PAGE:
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CRS User Manual

Job Definition File

The job is described by user using the same format as in the old CRS. I will describe it here, using an example.

Let us suppose that user wants to write a job which takes 2 input files, one stored on NFS disk and one in HPSS tape storage. The job uses an executable, which takes a number of input parameters and then writes 3 output files, two of which are supposed to be written to HPSS and one to NFS area. Moreover, one of the output files is considered mandatory, which means that if it is not present when the user's executable completes, then the job is considered a failure. The other two files are optional, which means that if the job does not produce them, it still can be considered a success.

To be considered a succesfull the job should produce all of the declared mandatory output files and the user's executable should return exit code which corresponds to succesfull exit (defined in the input cards).

The input file would then look more or less like that (lines which start with # are comments):

# first of all, user should specify the executable
executable=/u0b/tgtreco/crs/bin/run_reco.csh
# and its arguments
executableargs=0,none,none,0,run3dAu_v03_pro44_crstest,run03_production_01

#Then he/she should specify his e-mail, so that the job knows where to send e-mail notifications
notify=my_email@bnl.gov
# Then he/she should leave the magic line:
mergefactor=1

# How many input files are there?
inputnumstreams=2

#What are the input files?

# The first file is stored in HPSS
inputstreamtype[0]=HPSS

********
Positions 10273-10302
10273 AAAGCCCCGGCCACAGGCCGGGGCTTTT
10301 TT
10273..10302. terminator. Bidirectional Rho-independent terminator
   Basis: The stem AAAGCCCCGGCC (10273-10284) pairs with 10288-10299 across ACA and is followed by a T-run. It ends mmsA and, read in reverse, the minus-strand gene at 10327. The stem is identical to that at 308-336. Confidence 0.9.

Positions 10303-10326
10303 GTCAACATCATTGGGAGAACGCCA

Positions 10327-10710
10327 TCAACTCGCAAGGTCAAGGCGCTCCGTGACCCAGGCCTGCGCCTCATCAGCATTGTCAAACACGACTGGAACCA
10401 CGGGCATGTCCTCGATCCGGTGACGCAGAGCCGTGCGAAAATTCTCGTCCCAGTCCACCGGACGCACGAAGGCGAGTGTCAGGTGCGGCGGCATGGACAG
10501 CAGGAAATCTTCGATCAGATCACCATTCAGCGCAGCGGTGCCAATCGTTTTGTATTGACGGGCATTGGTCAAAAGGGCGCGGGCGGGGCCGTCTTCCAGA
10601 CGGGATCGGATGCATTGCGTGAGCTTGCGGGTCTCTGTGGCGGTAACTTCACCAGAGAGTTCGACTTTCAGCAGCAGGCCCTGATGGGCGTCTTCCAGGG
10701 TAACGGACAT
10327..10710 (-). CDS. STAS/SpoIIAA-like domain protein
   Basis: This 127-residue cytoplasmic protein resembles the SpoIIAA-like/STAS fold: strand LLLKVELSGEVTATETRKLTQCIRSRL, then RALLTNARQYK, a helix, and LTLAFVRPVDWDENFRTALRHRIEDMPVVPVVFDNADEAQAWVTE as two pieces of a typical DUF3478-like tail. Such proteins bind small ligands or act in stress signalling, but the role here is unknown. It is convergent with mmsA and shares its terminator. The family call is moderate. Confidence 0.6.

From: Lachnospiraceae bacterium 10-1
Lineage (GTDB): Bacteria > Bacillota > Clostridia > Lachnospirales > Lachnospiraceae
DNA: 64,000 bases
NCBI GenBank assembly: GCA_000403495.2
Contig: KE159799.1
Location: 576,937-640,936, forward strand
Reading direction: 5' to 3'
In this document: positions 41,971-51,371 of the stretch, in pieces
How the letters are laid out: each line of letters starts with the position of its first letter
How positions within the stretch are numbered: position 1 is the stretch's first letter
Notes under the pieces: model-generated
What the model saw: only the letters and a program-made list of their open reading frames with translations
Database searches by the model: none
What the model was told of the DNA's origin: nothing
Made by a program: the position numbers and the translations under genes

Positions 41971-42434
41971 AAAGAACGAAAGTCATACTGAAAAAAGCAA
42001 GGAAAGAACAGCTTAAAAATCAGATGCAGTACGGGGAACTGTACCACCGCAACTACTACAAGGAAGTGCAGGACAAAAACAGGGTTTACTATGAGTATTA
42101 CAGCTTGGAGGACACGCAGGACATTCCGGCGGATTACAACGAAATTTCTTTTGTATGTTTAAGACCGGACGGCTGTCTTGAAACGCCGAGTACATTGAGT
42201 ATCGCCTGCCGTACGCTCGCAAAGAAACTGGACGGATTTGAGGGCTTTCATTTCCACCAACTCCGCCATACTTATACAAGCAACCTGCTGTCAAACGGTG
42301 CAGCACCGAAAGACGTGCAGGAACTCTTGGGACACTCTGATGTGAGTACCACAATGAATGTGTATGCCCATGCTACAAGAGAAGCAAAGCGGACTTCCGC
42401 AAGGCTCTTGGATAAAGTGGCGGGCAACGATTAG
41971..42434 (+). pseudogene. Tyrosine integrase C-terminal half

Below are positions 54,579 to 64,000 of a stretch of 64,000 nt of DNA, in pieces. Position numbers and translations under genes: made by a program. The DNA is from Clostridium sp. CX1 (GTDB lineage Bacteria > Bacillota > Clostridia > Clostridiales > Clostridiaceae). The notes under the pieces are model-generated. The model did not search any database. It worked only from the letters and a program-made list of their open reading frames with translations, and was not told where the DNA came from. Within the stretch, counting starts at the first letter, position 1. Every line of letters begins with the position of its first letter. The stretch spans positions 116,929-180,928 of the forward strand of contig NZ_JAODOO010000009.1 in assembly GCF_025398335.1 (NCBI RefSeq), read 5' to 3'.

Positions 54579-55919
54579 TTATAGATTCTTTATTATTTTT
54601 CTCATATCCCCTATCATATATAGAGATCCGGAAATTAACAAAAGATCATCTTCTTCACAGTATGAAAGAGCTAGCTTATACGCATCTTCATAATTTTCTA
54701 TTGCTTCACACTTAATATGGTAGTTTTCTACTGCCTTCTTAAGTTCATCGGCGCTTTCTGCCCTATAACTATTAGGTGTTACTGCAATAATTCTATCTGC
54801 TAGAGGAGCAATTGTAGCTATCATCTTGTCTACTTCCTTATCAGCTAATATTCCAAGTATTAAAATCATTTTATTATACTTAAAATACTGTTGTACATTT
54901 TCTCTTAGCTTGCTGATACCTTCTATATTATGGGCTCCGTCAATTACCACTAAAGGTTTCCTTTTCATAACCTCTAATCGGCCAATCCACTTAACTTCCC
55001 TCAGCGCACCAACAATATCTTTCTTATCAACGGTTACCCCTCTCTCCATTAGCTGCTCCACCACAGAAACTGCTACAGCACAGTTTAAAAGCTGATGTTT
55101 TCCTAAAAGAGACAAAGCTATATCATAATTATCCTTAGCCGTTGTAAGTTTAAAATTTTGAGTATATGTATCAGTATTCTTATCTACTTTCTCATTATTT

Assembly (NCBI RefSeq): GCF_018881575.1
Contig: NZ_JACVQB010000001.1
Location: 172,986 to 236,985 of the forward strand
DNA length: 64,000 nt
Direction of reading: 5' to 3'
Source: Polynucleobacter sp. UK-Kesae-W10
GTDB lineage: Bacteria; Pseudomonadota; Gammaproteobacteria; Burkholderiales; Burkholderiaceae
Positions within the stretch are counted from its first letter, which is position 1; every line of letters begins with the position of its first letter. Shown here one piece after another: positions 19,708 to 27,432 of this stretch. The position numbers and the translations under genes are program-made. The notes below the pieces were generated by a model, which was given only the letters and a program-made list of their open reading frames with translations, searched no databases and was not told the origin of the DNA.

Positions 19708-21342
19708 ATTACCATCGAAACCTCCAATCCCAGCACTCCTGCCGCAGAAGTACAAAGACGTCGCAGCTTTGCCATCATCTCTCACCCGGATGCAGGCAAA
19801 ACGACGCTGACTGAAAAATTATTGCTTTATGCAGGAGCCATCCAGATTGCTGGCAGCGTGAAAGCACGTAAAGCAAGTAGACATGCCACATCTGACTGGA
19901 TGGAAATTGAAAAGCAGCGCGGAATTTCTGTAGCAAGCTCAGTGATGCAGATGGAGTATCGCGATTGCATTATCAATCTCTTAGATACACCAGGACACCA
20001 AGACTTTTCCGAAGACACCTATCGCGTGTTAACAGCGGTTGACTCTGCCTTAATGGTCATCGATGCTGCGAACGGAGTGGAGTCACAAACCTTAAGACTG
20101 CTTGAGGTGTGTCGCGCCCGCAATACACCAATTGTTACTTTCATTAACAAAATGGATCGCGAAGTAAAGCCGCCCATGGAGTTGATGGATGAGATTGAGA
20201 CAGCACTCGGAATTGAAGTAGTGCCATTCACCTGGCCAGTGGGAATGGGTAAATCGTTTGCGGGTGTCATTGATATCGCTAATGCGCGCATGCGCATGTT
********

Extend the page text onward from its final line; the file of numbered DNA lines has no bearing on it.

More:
# this is its directory
inputdir[0]=/home/rcfreco/
# and this is its file name
inputfile[0]=test_file.tar

# The second file is stored in NFS area on a UNIX disk
inputstreamtype[1]=UNIX
# this is its directory
inputdir[1]=/some/directory
# and this is its file name
inputfile[1]=some_file_name.dat

# now output files

# How many output files will the job produce?
outputnumstreams=3

#What are the output?

# The first one will be an hpss file
outputstreamtype[0]=HPSS
# here is its target directory
outputdir[0]=/home/rcfreco/
# and its name
outputfile[0]=junk_file_delete_it_A.dat
# the file is mandatory, if it is missing at the end of job, the job failed.
outputmandatory[0]=yes

# the second hpss fileRelation Between Job Definition and Job Environment Variables.

outputstreamtype[1]=HPSS
outputdir[1]=/junk/data
outputfile[1]=second_junk_file.dat
# the file is optional, if it is missing, no harm is done.
outputmandatory[1]=no

# the third file is UNIX
outputstreamtype[2]=UNIX
outputdir[2]=/some_directory/somwhere
outputfile[2]=junk_file_name.dat
outputmandatory[2]=no

# where should CRS put standard output and standard error of user's executable at the end of job?

# standard output should go to directory
stdoutdir=/star/rcf/prodlog/P05ic/log/daq
# to file
stdout=rcf_big_temp.out

# standard error should go to
stderrdir=/star/rcf/prodlog/P05ic/log/daq
stderr=rcf_big_temp.err

# and finally, what should be correct exit code of user's executable?
# This line is optional, if it is not present in the job definition file, it means that
# the correct exit code is 0.
# but for the fun of it, let us declare that the succesfull user's job should end with status 7 (why not?)
executableexitcode=7

Relation Between Job Definition and Job Environment Variables.

The user executable should assume that all input and output files are located on the local disk in the directory where the binary is executed. (There is an exeption to this rule for STAR, more about it below). The CRS system will define the following environment variables:

  1. INPUTn (n=0,..., number of input files-1): base name of the input file n.
  2. ACTUAL_INPUTn: full (directory included) name of input file n.
  3. INPUT_TYPEn : UNIX or HPSS depending whether input file n is Unix of Hpss file.
  4. OUTPUTn : base name of outptu file n
  5. ACTUAL_OUTPUTn : full name of output file n
  6. OUTPUT_TYPEn : file type (UNIX or HPSS) of output file n
  7. CRS_STDOUT , CRS_STDOUT_DIR : name and directory of standard output file
  8. CRS_STDERR , CRS_STDERR_DIR : name and directory of standard error file